Platinum and palladium have had very contrasting price movements in the past several years. In September 2017, the value of palladium surpassed that of platinum for the first time since 2000, when the Tocom Pd crisis hit the market. What was, and is, happening with these two metals and where will their futures lie? I will try to explain the past, analyze the present, and then try to predict what is going to happen in the foreseeable future.
Not less than five years ago when palladium’s value was still half of platinum’s, I had predicted that the palladium price would catch up with platinum in the near future. The reason for me was quite obvious; the very basic fundamentals of supply and demand. If you look at the supply and demand numbers for the past 10 years, it has always been quite obvious that palladium autocatalyst demand, which occupies more than 80% of total demand, was increasing at a far greater pace than that of platinum (33% of total demand). According to the 2019 GFMS PGM Survey, in 2010 auto-catalyst demand for palladium was 165 tonnes and for platinum 94 tonnes. In 2018, platinum still stayed around 101 tonnes, less than a 1% increase from 2010, while palladium’s catalyst demand experienced a sharp increase at 268 tonnes – almost 62% more than 2010.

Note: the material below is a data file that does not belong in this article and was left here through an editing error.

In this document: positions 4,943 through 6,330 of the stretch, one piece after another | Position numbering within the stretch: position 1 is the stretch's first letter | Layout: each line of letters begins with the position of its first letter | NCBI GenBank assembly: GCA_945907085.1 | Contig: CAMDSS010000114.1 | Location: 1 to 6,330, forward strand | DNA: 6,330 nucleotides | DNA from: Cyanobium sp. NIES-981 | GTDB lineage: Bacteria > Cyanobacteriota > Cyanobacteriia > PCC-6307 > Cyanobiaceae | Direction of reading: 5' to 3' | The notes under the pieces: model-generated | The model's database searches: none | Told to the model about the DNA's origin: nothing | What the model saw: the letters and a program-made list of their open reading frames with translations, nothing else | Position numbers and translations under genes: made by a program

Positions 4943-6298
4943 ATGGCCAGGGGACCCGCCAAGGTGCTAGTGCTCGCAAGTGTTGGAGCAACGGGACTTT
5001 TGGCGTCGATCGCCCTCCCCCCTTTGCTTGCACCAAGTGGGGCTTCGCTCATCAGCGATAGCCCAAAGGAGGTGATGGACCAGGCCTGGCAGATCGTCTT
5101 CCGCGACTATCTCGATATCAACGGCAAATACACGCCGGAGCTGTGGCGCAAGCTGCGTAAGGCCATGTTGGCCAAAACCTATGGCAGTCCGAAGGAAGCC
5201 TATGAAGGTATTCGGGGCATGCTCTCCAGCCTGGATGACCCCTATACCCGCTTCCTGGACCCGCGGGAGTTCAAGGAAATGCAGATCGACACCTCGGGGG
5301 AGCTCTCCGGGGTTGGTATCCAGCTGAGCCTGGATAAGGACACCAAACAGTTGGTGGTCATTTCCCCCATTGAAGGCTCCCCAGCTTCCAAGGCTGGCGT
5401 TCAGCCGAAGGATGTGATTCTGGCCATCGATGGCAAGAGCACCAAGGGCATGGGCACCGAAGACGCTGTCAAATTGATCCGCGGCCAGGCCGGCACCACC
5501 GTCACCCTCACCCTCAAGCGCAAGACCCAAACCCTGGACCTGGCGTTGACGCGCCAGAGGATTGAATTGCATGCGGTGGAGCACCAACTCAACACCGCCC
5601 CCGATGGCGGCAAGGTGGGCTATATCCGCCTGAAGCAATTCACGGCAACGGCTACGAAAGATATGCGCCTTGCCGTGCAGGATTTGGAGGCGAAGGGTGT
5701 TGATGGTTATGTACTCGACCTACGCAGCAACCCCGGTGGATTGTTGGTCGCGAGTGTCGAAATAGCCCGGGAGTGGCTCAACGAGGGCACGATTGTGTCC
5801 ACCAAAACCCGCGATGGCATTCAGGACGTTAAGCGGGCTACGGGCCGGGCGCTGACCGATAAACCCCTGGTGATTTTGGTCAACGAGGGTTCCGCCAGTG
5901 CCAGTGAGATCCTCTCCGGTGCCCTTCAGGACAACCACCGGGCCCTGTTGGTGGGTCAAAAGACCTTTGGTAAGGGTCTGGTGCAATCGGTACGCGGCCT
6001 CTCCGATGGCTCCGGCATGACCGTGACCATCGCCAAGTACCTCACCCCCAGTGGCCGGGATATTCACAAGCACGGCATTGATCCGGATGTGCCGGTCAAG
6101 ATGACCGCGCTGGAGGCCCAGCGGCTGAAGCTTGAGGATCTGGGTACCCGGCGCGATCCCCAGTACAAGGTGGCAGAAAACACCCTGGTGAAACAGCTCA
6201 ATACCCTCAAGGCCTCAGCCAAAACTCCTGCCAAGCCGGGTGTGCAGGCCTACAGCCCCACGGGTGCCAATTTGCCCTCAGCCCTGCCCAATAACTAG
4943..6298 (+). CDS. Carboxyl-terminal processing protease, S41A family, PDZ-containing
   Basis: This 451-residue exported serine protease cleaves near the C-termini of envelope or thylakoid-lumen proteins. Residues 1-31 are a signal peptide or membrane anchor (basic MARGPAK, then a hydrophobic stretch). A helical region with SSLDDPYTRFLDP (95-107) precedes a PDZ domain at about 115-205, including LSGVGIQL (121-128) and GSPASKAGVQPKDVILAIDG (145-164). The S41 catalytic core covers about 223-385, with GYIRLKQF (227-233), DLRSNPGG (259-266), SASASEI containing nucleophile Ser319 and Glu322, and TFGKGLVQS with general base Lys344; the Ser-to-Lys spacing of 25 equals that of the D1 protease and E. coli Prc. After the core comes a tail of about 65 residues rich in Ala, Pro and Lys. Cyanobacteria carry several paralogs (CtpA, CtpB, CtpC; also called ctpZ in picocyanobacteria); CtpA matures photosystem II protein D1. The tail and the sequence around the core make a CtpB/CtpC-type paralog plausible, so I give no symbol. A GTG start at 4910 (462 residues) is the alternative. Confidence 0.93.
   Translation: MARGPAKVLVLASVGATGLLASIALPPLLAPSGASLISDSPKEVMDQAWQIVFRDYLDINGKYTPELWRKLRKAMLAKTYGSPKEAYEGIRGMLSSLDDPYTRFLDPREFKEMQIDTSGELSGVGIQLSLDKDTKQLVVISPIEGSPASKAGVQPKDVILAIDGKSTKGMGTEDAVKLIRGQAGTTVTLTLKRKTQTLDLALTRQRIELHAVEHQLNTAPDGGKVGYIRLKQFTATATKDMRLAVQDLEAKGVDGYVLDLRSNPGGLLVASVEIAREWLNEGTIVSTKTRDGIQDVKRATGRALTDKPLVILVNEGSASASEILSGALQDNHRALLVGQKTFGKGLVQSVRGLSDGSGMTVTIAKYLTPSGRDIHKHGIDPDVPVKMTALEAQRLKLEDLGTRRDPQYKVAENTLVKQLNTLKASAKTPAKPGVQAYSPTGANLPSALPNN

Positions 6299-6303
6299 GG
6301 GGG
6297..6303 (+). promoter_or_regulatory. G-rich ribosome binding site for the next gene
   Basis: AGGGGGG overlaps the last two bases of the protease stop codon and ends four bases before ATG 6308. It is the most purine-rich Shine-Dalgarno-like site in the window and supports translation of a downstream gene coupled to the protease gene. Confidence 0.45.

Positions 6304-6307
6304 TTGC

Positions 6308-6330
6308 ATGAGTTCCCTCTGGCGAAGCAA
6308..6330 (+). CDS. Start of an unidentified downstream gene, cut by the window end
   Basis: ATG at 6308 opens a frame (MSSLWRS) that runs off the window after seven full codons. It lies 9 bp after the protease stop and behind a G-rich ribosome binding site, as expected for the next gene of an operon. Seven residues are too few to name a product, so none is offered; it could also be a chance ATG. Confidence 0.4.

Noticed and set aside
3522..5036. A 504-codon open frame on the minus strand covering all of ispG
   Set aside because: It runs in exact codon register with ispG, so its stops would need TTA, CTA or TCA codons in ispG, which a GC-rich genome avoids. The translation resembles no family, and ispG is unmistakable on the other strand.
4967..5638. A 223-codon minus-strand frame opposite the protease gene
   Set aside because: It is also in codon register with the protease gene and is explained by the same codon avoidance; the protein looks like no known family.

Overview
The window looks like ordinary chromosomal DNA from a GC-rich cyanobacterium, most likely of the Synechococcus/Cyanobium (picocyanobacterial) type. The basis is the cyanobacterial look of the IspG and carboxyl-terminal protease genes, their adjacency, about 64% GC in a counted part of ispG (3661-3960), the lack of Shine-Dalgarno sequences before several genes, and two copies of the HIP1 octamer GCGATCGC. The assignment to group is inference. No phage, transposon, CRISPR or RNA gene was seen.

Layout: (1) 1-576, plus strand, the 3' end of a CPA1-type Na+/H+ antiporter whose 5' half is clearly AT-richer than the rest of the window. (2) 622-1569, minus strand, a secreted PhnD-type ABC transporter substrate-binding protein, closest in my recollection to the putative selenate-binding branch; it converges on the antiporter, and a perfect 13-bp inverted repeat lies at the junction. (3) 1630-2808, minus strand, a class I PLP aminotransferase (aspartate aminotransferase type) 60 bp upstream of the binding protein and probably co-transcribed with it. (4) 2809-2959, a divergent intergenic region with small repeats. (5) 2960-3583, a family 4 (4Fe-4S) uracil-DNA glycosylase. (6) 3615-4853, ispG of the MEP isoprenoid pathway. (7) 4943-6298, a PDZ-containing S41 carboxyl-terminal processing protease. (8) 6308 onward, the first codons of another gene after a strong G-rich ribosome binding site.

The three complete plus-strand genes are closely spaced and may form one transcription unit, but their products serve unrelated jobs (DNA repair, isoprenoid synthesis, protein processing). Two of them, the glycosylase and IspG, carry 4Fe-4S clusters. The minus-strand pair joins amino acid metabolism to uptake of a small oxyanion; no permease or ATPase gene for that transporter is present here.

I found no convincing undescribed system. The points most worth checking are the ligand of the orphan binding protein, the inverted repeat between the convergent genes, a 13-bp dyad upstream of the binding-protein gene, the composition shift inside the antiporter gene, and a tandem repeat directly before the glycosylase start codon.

Looking at the total supply, both metals are quite steady – platinum around 250 tonnes and palladium between 250-280 tonnes every year. There were not big swings. There are some differences between platinum and palladium supply that we should take note of here. First, 90% of platinum is produced by South Africa and the broader region(mainly Zimbabwe), while a large mining supply of palladium comes from Russia (29%) and South Africa (27%). Second, while platinum comes from platinum mines in South Africa, palladium does not come from palladium mines. Palladium mine supply is a by-product from nickel mines in Russia and platinum mines in South Africa. This means that platinum mining supply can be controlled as a main product, but palladium production must largely depend on the nickel or platinum market situation. Palladium production cannot be sharply increased even if the price increases.
So why did the demand for palladium in the autocatalyst industry increase so rapidly over the past 10 years? Simply because palladium was much cheaper than platinum. The capacity of palladium as a catalyst is not as good as that of platinum, but it can handle internal combustion engine exhaust gas, and is much cheaper than platinum, so it is most car makers’ and catalyst makers’ choice.
However, diesel engine exhaust gas cannot be handled by palladium and so manufacturers have to choose platinum. Regardless, gasoline engine cars make up the majority of car sales in the world.
This trend continues, and at the end of September, we saw the price of palladium reaching historical highs of near USD 1700. Platinum had been depressed to around as low as USD 800 for the past two years but rose above USD 900 in August this year.